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Hence man, who was made in the image of God, in most countries, is as
ornamented with a cottage bonnet, of the same mates rial; viz. Brussels lace with two ostrich feathers, She likewise wore a deep lace veil, and a white satin pelisse, trimmed with Swandown. The dress cost, 700 guineas; the bonnet, 150, and the veil, 200. Mr. Pole wore a plain blue coat, with yellow buttons, white waistcoat, and buff breeches, and white silk stockings. The lady looked very pretty and interesting.
" Yesterday, the wedding favours were distributed among their numerous friends; the number exceeded eight hundred, composed wholly of silver, and unique in form; those for the ladies having an acorn in the cen. tre, and the gentlemen's a star; each cost a guinea and a half. The inferior ones for their domestics and others, were made of white ribbon, with silver stars and silver balls and fringe. The lady's jewels consist principally of a brilliant necklace and ear-rings; the former cost twenty-five thousand guizeas. Every domestic in the family of the lady Catharine Long, has been liberally provided for: they all have had annui. tios settled upon them for life, and Mrs. Tylney Long Pole Wellesley's own waiting woman, who was nurse to her in her infancy has been liberally considered." London Courier, of March 16, 1812.
Many females in the vicinity of the city of Lon. don, far superior to Miss Long, no doubt, in mental and moral excellence, at the time of the above pompous and expensive matrimonial alliance, were suffering for want of the necessaries of life Could we exhibit the contrast of indigence and extravagance in its true colours
The dreadful tale no human ear could hear,
ignorant as the ass, and as servile as the spaniel dog; consequently, they suffer one of their own species to yoke them like an ox, and drive them like a horse accustomed to the harness ; nor dare think, much less speak of liberty.
“But when the toils of each sad day are o'er, They sink to sleep, and wish to wake no more."
I would ask any reasonable man, What better than beasts of burden are Hessian mercenaries, and Russian soldiers? Have they more rights, or as many privileges? The general's horse lives magnificently, when compared to his subalterns; yet, poor wretches! because they have a coarse coat, the colour of scarlet, and worsted epaulettes, of the shape and colour of silver, they think this a sufficient equivalent, for both the loss of life and liberty, and will bear kicking and caning with the docility of asses; and will even assassinate the man, (or inform on him, which is the same) who in their presence invalidates their cruel oppress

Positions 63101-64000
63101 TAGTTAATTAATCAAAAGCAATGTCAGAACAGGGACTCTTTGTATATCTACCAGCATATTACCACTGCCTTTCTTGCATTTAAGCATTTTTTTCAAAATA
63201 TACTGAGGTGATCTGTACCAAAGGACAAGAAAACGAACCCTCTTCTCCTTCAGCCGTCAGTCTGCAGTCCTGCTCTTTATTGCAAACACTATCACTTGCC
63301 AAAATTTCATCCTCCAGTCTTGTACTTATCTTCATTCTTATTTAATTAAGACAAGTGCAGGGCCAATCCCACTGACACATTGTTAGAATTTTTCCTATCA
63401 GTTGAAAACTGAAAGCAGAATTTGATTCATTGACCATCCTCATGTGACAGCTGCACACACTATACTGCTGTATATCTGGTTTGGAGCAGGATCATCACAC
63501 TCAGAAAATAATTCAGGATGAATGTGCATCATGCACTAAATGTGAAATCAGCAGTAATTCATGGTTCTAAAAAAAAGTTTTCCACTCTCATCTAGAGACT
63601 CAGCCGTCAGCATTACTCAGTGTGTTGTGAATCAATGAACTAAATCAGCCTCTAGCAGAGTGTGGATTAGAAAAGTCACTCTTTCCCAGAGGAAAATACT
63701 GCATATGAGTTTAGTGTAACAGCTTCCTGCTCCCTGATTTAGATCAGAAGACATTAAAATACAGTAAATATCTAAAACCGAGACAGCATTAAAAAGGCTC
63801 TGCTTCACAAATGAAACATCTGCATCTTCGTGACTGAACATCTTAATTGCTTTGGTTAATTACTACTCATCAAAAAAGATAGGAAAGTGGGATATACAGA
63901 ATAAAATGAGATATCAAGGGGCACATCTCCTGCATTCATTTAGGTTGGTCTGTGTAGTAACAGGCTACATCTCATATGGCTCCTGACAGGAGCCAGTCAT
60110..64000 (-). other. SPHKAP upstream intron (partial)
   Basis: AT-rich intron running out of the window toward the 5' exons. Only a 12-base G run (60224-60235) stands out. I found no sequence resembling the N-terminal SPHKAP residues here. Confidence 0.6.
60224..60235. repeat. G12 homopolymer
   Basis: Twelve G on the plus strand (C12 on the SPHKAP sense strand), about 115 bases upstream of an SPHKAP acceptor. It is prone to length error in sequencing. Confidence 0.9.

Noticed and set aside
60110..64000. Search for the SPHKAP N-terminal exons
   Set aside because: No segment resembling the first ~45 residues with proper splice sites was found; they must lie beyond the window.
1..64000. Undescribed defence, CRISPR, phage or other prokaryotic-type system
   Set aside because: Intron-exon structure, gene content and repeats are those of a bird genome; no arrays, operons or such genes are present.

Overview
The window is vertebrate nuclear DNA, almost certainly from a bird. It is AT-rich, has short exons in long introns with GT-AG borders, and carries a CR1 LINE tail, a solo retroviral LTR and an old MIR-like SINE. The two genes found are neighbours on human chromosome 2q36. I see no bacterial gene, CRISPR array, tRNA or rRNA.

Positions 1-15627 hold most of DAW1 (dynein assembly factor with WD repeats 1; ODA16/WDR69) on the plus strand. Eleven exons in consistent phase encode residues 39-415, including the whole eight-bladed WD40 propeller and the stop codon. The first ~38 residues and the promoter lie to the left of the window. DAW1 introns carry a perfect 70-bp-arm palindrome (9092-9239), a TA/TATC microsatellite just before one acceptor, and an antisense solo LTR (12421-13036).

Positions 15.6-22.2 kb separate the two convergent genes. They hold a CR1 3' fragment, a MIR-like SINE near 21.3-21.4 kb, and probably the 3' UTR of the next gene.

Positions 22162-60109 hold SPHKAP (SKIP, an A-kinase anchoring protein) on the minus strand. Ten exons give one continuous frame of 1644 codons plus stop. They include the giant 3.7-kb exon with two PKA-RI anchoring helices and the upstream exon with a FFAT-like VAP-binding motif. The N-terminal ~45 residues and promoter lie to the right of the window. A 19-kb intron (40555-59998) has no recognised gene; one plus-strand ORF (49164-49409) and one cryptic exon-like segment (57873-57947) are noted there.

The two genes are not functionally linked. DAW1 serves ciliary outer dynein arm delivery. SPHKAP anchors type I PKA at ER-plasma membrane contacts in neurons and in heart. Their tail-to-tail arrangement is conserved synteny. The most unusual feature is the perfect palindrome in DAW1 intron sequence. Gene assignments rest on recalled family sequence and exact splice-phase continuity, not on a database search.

sors. Hence all that truly ennobles
in gross ignorance from youth to age, and are amused and deluded by the tinsel of royalty, from their infancy. Were the people in any kingdom in Europe to be illumipated, as the good people of the United States happily are, the cap of liberty would soon surmount the bloody flag of despotism. They would then be convinced, that the cavalcades of aristocracy not only bereaved them of their natural rights, but insulted their understandings likewise; or if you please, added insult to injury, by exhibiting their own insig. pificance, at the expence of their own industry. Alas! a false opinion, and a deleterious relish for the blaze of equipage, the tinsel of royalty, and military glory, bave been the harbinger of death and destruction to millions of the miserable and deluded sons of men.
There is another ridiculous assumption of aristocracy I would beg leave to hint at. I mean the privileges of primogenitureship, which establishes a petty despot in every noble family ; it inay be considered in miniature, what
despotism is in magnitude. The eldest son is fixed upon the pinnacle of
grandeur, and entitled “my lord," · while his brothers, perhaps far his su.
periors in mental and moral excellency, are forced to seek a precarious support at the bar, in the pulpit, or the army. And what is this inversion of the laws of nature for? I answer, merely to sup, port family pride. Is it any wonder then that man is degraded, when the rights of God are thus infringed, and the laws of nature violated? Such fel. lows, therefore, generally live like brutes, and yet require the adoration due only to God; and many wretches, who, blinded with gold dust, or degrad. ed by habitual servility, bow down with all lowliness and cringing adula. tion at the approach of the duke, the count, the marquis, the earl, the lord, and the Lord knows what; and yet, at the same time, treat the true Lord of heaven and earth, with silent and soy. ereign neglect! What black ingrati. tude! And it seems a just re-action of Providence for their idolatry and cring